For more information of confidential assistance
Call 800-306-3180

Study Reveals High Number of Low Value Medical Procedures

Low Value Medical Procedures

A new study has revealed the extraordinary cost of low value medical procedures, or procedures that beneficiaries may not necessarily need and that do not provide significant benefits. The study was conducted by researchers from Harvard Medical School and it was recently published in JAMA Internal Medicine, a well-respected medical journal.

The researchers focused their efforts on evaluating the cost of superfluous medical procedures to Medicare.

Procedures drive up Medicare spending

The researchers evaluated information from 1,360,908 Medicare beneficiaries. This information was available from claims that were filed in 2009. The researchers filtered the data by criteria used to determine whether the medical procedures were low value, or whether they provided a minimal level of benefit to the patient. The researchers developed a list of six categories by which to assess medical tests, including cardiovascular testing, low-value imaging, low-value cancer screening, and others.

The researchers found that these types of medical procedures that were of questionable value cost a whopping $8.5 billion every year. In 2009, 42 percent of Medicare patients who filed claims received these potentially unnecessary medical tests and similar procedures. According to the study authors, “Services detected by a limited number of measures of low-value care constituted modest proportions of overall spending but affected substantial proportions of beneficiaries and may be reflective of overuse more broadly.”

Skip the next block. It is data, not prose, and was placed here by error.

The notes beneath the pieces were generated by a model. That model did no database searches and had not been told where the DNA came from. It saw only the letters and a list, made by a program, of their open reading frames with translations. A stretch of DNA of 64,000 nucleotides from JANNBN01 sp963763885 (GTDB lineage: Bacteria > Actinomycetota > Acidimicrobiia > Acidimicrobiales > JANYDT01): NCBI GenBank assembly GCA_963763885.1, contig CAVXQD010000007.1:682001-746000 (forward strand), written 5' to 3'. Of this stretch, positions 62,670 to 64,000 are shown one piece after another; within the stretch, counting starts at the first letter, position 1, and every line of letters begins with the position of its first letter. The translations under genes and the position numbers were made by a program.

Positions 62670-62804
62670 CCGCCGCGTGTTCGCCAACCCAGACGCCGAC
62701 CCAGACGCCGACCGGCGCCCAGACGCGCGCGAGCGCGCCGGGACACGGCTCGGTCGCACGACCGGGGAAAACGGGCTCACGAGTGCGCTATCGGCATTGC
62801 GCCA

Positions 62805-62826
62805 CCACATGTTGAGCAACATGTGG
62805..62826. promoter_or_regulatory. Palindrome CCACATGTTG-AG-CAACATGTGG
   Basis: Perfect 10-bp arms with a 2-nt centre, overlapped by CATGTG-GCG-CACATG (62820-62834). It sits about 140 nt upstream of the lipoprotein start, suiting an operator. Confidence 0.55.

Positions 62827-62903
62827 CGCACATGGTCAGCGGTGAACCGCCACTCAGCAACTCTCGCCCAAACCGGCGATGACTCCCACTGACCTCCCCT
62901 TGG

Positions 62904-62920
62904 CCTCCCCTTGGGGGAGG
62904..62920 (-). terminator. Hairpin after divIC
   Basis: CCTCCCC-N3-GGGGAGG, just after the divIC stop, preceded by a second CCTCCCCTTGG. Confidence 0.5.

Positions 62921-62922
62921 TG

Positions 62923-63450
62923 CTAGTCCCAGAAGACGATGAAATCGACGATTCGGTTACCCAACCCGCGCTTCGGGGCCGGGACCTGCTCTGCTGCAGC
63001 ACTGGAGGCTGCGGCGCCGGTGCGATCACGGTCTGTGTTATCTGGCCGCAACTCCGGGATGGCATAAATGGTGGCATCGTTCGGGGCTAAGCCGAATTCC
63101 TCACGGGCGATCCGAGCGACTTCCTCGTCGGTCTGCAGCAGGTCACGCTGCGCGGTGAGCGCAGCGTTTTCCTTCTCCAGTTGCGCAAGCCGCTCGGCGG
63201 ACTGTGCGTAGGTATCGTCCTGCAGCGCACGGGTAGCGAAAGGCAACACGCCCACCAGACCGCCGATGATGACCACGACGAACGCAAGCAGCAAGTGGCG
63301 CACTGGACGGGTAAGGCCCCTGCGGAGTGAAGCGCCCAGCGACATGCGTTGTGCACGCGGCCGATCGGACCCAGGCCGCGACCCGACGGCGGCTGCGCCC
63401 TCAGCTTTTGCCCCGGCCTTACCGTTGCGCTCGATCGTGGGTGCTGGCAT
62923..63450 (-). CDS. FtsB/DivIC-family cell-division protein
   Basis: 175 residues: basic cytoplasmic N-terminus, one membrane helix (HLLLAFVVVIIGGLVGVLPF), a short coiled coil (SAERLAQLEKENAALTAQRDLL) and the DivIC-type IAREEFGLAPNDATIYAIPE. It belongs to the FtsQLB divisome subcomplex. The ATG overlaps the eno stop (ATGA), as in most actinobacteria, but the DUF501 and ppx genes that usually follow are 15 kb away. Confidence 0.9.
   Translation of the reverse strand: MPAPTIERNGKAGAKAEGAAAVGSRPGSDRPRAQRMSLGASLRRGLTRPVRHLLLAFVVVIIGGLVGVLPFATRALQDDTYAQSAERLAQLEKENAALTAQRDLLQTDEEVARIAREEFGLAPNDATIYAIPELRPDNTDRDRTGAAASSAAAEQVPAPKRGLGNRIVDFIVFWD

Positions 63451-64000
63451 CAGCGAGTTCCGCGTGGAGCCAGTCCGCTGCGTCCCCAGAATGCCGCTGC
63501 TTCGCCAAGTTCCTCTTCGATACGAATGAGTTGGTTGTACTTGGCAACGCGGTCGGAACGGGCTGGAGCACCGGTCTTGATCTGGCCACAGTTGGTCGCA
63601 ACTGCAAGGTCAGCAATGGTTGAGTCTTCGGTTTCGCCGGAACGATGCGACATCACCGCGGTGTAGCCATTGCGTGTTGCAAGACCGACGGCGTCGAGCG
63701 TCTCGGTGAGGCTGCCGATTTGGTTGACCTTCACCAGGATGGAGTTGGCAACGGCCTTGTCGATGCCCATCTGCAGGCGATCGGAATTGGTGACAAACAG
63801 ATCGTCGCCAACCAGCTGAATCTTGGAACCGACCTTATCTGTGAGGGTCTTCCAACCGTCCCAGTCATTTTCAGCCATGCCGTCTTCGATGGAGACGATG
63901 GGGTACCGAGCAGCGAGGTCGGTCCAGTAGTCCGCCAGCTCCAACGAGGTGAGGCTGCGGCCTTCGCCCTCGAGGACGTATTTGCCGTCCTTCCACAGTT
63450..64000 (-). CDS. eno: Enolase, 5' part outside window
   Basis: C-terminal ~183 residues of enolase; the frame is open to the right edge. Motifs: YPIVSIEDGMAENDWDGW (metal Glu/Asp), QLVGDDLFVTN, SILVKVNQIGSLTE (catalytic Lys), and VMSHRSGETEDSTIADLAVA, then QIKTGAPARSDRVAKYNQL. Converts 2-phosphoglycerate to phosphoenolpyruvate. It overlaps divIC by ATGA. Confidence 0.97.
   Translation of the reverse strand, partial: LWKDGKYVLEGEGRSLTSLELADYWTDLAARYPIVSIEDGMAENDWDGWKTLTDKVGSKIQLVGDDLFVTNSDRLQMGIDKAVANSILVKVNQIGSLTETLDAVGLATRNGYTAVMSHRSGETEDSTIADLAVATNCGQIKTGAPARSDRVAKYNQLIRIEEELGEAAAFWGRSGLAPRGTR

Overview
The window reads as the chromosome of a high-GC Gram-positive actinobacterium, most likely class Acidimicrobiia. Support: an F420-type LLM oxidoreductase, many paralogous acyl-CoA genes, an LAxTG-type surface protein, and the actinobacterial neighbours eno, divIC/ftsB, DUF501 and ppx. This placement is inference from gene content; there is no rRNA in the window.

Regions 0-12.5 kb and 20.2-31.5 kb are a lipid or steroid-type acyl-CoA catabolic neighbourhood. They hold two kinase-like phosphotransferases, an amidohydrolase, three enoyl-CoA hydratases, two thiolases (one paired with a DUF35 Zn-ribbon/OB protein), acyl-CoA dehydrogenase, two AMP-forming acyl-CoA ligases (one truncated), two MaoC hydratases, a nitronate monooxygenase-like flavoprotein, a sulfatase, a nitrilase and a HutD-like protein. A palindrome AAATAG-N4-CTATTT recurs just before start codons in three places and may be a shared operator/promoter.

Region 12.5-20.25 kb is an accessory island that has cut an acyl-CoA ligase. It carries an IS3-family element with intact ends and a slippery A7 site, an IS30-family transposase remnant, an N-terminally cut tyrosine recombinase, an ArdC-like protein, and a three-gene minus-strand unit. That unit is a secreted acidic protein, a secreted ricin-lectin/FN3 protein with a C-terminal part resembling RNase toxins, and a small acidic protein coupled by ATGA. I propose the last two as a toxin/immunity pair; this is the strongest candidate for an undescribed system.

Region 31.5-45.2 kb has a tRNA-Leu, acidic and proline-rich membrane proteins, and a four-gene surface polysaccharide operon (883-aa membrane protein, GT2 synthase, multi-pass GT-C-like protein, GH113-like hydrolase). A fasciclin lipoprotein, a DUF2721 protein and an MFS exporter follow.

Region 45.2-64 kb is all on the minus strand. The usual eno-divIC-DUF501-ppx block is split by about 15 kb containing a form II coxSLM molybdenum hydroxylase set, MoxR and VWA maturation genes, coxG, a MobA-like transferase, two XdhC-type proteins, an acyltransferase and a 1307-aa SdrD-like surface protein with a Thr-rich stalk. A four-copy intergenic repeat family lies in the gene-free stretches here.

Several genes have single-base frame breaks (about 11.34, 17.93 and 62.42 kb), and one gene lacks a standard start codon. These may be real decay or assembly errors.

The researchers went on to note the need for more concrete measures of identifying overuse, stating that, “Despite the importance of identifying and reducing wasteful health care use, few direct measures of overuse have been developed. Direct measures are appealing because they identify specific services to limit and can characterize low-value care even among the most efficient providers.”

FDA usually remains hands-off

In terms of reducing cost to the Medicare program, the FDA takes a hands-off approach. This is despite the fact that one of the agency’s functions is to determine if a medical test or procedure carries any benefit to the patient. However, the FDA does step in when it determines there is a real health risk to the patient.

One example of this is the growing concern over complications from transvaginal mesh implants. Thousands of women have received the surgical mesh implants to treat conditions such as pelvic organ prolapse (POP) and urinary stress incontinence. The surgical implants are intended to work by supporting reproductive organs. However, it was determined that there was an unreasonable risk to the patient. Specifically, the mesh could erode, and result in infections and other serious injuries.
In July 2011, the FDA had received almost 3,000 adverse event reports involving transvaginal mesh implants.

And in 2012, the agency ordered several manufacturers of transvaginal mesh products to initiate additional safety studies to determine whether the products were unreasonably dangerous for patients. The debacle has also resulted in the filing of thousands of transvaginal mesh lawsuits against these manufacturers by women who have suffered debilitating complications.

In this case, it might be concluded that potentially dangerous procedures such as the implantation of transvaginal mesh constitute low value medical procedures, considering that the women run the risk of debilitating side effects and may enjoy minimal or no benefit from the procedure.